The aim of this proposal is to develop more efficient computer models to accurately predict how ultrasound waves travel through the human body. This will involve implementing new approaches that efficiently divide the computational problem across large numbers of interconnected computer cores on a supercomputer. New approaches to reduce the huge quantity of output data will also be implemented, including calculating clinically important parameters while the simulation runs, and optimising how the data is stored to disk. We will also develop a professional user interface and package the code within the regulatory framework required for medical software. This will allow end-users, such as doctors, to easily use the code for applications in therapeutic ultrasound without needing to be an expert in computer science. In collaboration with our clinical partners, the computer models will then be applied to different applications of therapeutic ultrasound to allow the precise delivery of ultrasound energy to be predicted for the individual patient.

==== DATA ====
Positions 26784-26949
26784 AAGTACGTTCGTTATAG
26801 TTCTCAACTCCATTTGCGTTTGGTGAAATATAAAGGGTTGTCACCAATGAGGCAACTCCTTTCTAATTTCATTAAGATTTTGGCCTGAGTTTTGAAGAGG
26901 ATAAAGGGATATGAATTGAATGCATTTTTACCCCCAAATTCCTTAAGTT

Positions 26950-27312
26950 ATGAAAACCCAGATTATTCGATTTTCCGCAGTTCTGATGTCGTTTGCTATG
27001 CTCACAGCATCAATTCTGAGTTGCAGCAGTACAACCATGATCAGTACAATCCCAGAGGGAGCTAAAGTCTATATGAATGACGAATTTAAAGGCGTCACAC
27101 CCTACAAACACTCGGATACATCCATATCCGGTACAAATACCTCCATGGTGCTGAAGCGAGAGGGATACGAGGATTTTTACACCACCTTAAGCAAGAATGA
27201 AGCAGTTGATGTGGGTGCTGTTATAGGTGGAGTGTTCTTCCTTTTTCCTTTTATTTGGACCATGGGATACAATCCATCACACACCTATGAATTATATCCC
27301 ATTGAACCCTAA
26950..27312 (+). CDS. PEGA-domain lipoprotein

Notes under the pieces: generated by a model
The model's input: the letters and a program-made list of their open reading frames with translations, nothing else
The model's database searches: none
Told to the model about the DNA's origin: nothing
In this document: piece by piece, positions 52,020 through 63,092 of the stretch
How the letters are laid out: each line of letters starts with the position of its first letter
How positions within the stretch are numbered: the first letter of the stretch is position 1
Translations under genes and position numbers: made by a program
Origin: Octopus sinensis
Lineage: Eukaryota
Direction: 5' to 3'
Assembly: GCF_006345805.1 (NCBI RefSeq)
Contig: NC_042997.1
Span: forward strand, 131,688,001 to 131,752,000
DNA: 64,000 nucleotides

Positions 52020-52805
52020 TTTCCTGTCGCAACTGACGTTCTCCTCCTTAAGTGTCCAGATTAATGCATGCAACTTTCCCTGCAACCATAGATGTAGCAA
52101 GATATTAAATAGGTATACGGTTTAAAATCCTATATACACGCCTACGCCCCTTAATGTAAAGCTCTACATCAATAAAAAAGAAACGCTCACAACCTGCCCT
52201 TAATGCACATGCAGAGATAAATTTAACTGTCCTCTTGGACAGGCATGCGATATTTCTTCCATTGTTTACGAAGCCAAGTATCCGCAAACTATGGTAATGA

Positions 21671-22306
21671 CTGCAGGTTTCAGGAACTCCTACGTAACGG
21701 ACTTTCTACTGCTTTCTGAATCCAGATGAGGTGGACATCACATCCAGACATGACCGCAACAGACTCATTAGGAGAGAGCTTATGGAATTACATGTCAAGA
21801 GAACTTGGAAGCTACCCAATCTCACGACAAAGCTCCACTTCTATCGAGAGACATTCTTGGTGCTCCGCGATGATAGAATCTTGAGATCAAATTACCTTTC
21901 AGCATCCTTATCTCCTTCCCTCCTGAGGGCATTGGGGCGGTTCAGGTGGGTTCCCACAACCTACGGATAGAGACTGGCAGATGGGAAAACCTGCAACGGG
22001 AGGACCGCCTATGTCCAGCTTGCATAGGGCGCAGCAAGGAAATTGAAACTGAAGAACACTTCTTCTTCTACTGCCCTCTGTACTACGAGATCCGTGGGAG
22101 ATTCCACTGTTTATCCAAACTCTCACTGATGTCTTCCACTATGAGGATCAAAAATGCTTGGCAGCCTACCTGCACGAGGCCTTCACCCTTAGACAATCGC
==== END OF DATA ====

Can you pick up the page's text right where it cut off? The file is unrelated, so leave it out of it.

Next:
Planned Impact

The novel software developed as part of this proposal will generate impact in two different ways. First, there is considerable potential for the computational models to impact clinical practice by extending and expediting the use of ultrasound as a tool to treat cancer and other diseases. Second, the computational performance of the models is likely to have significant impact in the many allied areas of research and industry in which waves play a role.